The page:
ARC Review: We Used To Be Friends by Amy Spalding | and I’m still hurting

We Used To Be Friends

by Amy Spalding

“It’s strange to think you can grow up right alongside someone and be one category of person when it turns out they’re another entirely.”

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To be published Jan. 7, 2020 by Amulet Books

384 pages

Genre: YA contemporary

Date finished: Dec. 24, 2019

Content warnings: loss of parent, cheating

goodreads | indiebound

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Summary:

Told in dual timelines—half of the chapters moving forward in time and half moving backward—We Used to Be Friends explores the most traumatic breakup of all: that of childhood besties. At the start of their senior year in high school, James (a girl with a boy’s name) and Kat are inseparable, but by graduation, they’re no longer friends. James prepares to head off to college as she reflects on the dissolution of her friendship with Kat while, in alternating chapters, Kat thinks about being newly in love with her first girlfriend and having a future that feels wide open. Over the course of senior year, Kat wants nothing more than James to continue to be her steady rock, as James worries that everything she believes about love and her future is a lie when her parents announce they’re getting a divorce. Funny, honest, and full of heart, We Used to Be Friends tells of the pains of growing up and growing apart.

My thoughts (spoiler free)

I’ve read more books than I can count about romantic relationships of all kinds, from new relationships to relationships that are falling apart, but before now, I’ve never read a book that’s all about the end of a friendship.

We Used To Be Friends is the story of two childhood best friends, Kat and James (a girl with a boy’s name), during their senior year of high school. At the beginning, they are as close as two people can be, certain that they’re going to be friends for the rest of their lives. By the end, they’re not even speaking.

The fact that I’ve gone this long without encountering a book with such an emphasis on a platonic breakup is astounding, because who hasn’t experienced something like this? When you’re young, you think you’re going to stay friends with the same people for the rest of your life, but that usually doesn’t happen. This book captures the end of a friendship perfectly: it’s not always one big, dramatic moment that marks a breakup like in a romantic relationship, but a slow decline as you drift apart. And that can be even more painful.

The story is told in two timelines, one moving forward and one moving backward, like in the musical The Last Five Years (the title of this post is a reference, in case you didn’t catch that). James’ POV begins after the end of their senior year when she’s leaving for college, then moves backward to the beginning of senior year, while Kat’s begins then and moves in the opposite direction.

Even though this method of storytelling was confusing for a bit, I can’t imagine this book being nearly as effective without it. We truly don’t get to see the full picture until we see the whole story through both of their points of view. And the amount of dramatic irony is unreal; there were so many moments that I knew something was going on with one character, but the other character didn’t know, and I just wanted to scream at both of them. Plus, it made the ending even more painful.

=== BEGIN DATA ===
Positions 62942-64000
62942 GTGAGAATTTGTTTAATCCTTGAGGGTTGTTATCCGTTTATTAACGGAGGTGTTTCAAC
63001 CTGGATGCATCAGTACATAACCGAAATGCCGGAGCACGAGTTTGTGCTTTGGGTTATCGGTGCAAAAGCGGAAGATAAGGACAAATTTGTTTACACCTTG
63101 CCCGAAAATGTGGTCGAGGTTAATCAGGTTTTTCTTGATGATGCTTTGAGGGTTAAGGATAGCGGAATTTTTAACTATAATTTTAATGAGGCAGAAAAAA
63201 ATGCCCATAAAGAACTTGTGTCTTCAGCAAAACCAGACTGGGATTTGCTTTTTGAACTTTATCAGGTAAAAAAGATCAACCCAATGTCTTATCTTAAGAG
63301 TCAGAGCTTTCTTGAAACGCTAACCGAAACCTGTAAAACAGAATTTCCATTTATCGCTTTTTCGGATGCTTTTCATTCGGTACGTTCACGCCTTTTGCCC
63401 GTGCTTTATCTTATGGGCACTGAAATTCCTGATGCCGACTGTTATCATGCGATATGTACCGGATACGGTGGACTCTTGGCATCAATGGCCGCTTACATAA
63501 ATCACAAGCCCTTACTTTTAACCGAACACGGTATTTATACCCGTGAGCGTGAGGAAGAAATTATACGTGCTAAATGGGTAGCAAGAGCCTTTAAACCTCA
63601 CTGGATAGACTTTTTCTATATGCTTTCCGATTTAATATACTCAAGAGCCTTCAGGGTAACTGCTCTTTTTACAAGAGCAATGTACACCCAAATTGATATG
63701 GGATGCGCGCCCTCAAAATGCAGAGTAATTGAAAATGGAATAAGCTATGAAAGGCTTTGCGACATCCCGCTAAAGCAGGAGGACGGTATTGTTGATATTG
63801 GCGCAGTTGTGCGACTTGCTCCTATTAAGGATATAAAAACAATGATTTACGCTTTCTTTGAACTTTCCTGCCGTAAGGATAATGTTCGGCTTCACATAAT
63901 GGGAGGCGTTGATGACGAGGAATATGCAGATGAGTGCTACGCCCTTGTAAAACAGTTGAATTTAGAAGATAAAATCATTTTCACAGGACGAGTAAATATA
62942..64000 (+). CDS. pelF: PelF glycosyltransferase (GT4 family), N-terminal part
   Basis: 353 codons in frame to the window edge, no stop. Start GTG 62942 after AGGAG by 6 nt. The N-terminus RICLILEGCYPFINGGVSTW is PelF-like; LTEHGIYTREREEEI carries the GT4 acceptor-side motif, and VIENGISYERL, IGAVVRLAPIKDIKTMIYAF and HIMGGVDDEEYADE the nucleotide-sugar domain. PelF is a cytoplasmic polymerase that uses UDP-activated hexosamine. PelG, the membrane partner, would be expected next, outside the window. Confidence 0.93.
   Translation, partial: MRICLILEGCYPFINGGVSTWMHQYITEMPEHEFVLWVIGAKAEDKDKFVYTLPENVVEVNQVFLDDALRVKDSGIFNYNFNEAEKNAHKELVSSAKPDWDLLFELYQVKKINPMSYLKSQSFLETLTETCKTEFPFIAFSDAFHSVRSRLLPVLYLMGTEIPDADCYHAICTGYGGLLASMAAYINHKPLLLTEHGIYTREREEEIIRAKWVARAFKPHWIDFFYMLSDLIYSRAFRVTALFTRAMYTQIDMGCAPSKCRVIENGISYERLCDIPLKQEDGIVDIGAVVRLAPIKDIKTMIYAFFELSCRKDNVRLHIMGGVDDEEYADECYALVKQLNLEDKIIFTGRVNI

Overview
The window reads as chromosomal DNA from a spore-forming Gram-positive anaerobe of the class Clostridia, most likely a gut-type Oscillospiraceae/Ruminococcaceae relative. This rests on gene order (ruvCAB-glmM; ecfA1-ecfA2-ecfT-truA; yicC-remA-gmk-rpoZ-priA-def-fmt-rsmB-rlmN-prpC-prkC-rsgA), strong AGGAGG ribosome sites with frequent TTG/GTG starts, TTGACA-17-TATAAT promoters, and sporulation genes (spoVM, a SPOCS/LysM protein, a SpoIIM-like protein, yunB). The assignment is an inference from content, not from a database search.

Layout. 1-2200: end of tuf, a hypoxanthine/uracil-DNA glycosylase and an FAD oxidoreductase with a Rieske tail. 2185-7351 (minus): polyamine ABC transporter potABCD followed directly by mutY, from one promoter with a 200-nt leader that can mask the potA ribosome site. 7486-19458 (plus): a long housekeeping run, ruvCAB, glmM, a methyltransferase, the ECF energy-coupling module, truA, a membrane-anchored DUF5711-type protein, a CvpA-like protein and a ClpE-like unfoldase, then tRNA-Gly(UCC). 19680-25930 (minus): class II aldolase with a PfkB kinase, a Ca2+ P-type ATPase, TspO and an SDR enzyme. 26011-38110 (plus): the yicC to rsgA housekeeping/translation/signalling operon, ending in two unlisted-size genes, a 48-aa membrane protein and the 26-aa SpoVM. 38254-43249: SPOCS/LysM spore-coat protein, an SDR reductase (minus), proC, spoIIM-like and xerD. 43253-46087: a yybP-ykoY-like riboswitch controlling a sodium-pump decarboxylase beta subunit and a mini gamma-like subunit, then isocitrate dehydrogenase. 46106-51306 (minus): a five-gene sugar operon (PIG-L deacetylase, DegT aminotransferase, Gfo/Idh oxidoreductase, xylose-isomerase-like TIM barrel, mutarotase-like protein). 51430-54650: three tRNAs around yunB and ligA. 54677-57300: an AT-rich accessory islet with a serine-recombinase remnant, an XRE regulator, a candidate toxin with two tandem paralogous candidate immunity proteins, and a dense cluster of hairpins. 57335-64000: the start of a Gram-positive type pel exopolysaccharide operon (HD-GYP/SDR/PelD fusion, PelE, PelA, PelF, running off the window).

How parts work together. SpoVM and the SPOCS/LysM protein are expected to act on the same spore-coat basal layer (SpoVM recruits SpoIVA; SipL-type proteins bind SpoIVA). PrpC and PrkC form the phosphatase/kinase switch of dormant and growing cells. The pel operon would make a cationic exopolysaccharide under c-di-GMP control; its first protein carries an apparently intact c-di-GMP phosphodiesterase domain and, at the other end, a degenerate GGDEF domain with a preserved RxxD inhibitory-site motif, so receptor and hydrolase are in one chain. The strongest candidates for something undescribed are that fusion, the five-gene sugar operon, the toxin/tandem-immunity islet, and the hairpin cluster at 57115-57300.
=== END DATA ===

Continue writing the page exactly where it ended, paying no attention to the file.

Kat and James were both wonderfully complex and flawed characters. Kat, falling in love and starting to believe in a future she could be happy about, while James, in the wake of her parents’ divorce, shutting herself off from people and tearing down everything good in her life. From each of their own POVs, they were sympathetic and understandable, but from the other’s, they were frustrating and selfish. It was so clear how each of them felt justified in their own actions and their annoyance with the other.

Everything about this book felt so real, from the teenage interactions to the gradual decline of the friendship. It captured the sense of uncertainty at the end of high school, right when everything is about to change and you don’t know what’s going to last and what’s not. This book was melancholy, thought-provoking, frustrating, and hopeful all at once, and I definitely recommend it.

“Friendship can look so different from the inside than out.”

*ARC PROVIDED BY NETGALLEY IN EXCHANGE FOR AN HONEST REVIEW. QUOTES ARE SUBJECT TO CHANGE.*

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x Margaret 

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5 thoughts on “ARC Review: We Used To Be Friends by Amy Spalding | and I’m still hurting

  1. I was a hot mess, when I finished reading this book. My heart was cracked in two. I was so happy for all the ways Kat’s life changed, but James, she broke my heart. And, you are so right. It was a slow decline, and I found it so interesting to see it from two POVs and two “directions”

    Liked by 1 person

  2. I’m so, so happy you loved this book, Margaret! I had such a great time reading it as well, but it also broke my heart. We need more of these stories about friendship and friends drifting apart, because they’re so relevant. ❤

    Liked by 1 person

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